199372 Maternal economic status influences more on their health behavior than their knowledge: Community-based survey in rural Cambodia

Tuesday, November 10, 2009: 12:45 PM

Satoko Yanagisawa , Faculty of Nursing, Aichi Prefectural University, Nagoya, Japan
Ayako Soyano , Saku University, Saku, Japan
Hisato Igarashi , School of Health Sciences, Faculty of Medicine, Shinshu University, Matsumoto, Japan
Sophal Oum , Faculty of Medicine, University of Health Sciences, Phnom Penh, Cambodia
Vuthy Hang , Save the Children Australia, Phnom Penh, Cambodia
Midori Ura , UNFPA Tokyo, Tokyo, Japan
Objectives: In developing countries, measuring household income is extremely difficult. Wealth, i.e. net assets, is an alternative indicator to household income. We developed a wealth index appropriate for rural areas in Cambodia and compared it with single-item asset scales. We also analyzed its relationship with maternal health behavior and knowledge.

Methods: The study was conducted in four communes in Kampong Cham Province. A structured questionnaire was administered to 640 women who delivered babies within one year prior to the survey. The development of the Cambodian rural version of wealth index followed the procedures of Demographic and Health Survey (DHS) Wealth Index. Out of more than 70 asset items in Cambodian DHS, we selected 18 items by assessing the distribution and relationship with health behavior for each item and placing them into the principal components analysis. Those items whose factor loading were below 0.4 were removed. Next, we constructed an 11- item wealth index weighted by factor loading. Cronbach's a was 0.81 showing good level of reliability. Economic status was tabulated using quintiles and health behavior and knowledge of the women were calculated for each quintile.

Results: Mean age (SD) of subjects were 27.0 (6.4) years. Comparing with the wealth index, single-item asset scales, such as cell phone and roof materials, reflect the wealthiest or the poorest quintile with inclined distribution to other quintiles. Frequency of antenatal and postnatal care increased as economic status improved. In the poorest and the wealthiest quintiles, home delivery rate was 66.9% and 39.8% respectively. Skilled birth attendance was 37.8% in the poorest and 81.3% in the wealthiest quintile. The help seeking rate increased significantly from the poorest to the wealthiest quintile for medical complications such as edema (52% to 89%), prolonged labor (0% to 90%), bleeding (25% to 75%) and puerperium fever (38% to 100%). Service utilization of anemia prevention and tetanus toxoid was also improved. Comparing to health behavior, health knowledge differed less among quintiles.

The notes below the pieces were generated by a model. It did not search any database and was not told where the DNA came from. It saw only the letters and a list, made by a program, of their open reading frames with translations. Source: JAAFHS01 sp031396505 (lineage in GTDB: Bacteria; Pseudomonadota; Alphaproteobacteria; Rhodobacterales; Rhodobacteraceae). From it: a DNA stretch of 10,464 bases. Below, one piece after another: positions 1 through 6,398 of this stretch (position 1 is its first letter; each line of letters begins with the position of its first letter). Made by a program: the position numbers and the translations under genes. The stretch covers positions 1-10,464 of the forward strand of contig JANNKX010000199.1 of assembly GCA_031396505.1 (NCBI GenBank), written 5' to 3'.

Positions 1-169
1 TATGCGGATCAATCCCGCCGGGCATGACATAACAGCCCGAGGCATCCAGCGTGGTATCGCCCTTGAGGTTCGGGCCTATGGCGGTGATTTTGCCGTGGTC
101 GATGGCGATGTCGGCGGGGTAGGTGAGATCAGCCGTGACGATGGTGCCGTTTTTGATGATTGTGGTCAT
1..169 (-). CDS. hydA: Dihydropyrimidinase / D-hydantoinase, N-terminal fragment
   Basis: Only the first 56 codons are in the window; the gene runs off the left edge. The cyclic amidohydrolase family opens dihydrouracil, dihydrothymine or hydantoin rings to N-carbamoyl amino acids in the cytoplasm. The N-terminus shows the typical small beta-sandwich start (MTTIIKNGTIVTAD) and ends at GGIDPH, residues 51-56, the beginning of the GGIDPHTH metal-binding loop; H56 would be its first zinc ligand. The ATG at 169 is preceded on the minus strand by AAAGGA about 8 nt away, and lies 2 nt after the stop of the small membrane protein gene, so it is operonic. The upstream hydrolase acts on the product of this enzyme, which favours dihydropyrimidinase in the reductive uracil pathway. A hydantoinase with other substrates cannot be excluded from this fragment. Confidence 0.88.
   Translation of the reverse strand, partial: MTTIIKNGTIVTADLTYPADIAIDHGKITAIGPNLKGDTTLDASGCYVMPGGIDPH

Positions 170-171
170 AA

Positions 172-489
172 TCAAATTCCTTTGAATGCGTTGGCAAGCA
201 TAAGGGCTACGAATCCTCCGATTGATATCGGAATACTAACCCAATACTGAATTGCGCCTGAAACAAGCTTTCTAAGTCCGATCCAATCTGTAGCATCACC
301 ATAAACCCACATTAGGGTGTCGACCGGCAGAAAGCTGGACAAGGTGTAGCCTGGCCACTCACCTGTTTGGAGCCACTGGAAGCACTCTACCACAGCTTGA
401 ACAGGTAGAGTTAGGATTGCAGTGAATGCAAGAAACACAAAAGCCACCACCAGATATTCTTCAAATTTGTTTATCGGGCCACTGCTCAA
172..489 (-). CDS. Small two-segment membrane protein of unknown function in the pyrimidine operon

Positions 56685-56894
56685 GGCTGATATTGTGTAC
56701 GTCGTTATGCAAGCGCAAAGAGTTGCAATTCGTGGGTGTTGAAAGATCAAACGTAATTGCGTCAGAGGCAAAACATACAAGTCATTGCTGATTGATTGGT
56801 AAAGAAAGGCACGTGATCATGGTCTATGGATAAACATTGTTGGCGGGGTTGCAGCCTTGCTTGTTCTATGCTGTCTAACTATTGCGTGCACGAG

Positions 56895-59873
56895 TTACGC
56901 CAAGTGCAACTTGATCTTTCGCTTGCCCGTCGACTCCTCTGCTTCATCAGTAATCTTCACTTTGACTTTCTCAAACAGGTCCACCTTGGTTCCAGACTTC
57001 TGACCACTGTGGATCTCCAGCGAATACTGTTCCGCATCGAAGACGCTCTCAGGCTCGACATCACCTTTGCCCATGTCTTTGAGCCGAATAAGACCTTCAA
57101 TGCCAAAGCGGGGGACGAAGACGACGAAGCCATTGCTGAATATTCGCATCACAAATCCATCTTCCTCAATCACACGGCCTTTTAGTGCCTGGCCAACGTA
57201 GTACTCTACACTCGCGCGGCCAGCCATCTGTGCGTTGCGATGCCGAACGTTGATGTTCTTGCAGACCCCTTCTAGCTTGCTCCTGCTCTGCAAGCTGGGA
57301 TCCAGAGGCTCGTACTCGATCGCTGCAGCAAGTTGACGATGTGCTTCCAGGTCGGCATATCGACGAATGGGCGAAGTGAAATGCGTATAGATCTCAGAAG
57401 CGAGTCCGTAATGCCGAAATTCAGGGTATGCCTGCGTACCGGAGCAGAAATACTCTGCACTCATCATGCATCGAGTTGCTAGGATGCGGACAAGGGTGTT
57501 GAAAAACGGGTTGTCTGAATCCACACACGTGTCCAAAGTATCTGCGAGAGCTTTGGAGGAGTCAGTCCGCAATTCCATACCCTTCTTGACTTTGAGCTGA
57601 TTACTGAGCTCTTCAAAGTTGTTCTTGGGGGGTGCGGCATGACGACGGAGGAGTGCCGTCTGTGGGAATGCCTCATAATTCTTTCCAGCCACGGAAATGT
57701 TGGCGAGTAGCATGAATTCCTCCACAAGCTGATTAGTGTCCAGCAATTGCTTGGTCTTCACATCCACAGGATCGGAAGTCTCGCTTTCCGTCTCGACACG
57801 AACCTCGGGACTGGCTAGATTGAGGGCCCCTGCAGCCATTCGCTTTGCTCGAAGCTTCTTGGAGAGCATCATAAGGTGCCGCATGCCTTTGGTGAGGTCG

Conclusion: Influence of economic status seemed more significant on health behavior than on health knowledge. Although health education delivers knowledge to the poorest population, barriers still exist between the knowledge and actions.

Learning Objectives:
Describe alternative indicators of economic status where measuring household income is difficult. Discuss influence of economic status on maternal health knowledge and help seeking behavior in case of obstetric problems.

Keywords: Access to Health Care, Maternal and Child Health

Presenting author's disclosure statement:

Qualified on the content I am responsible for because: Faculty
Any relevant financial relationships? No

I agree to comply with the American Public Health Association Conflict of Interest and Commercial Support Guidelines, and to disclose to the participants any off-label or experimental uses of a commercial product or service discussed in my presentation.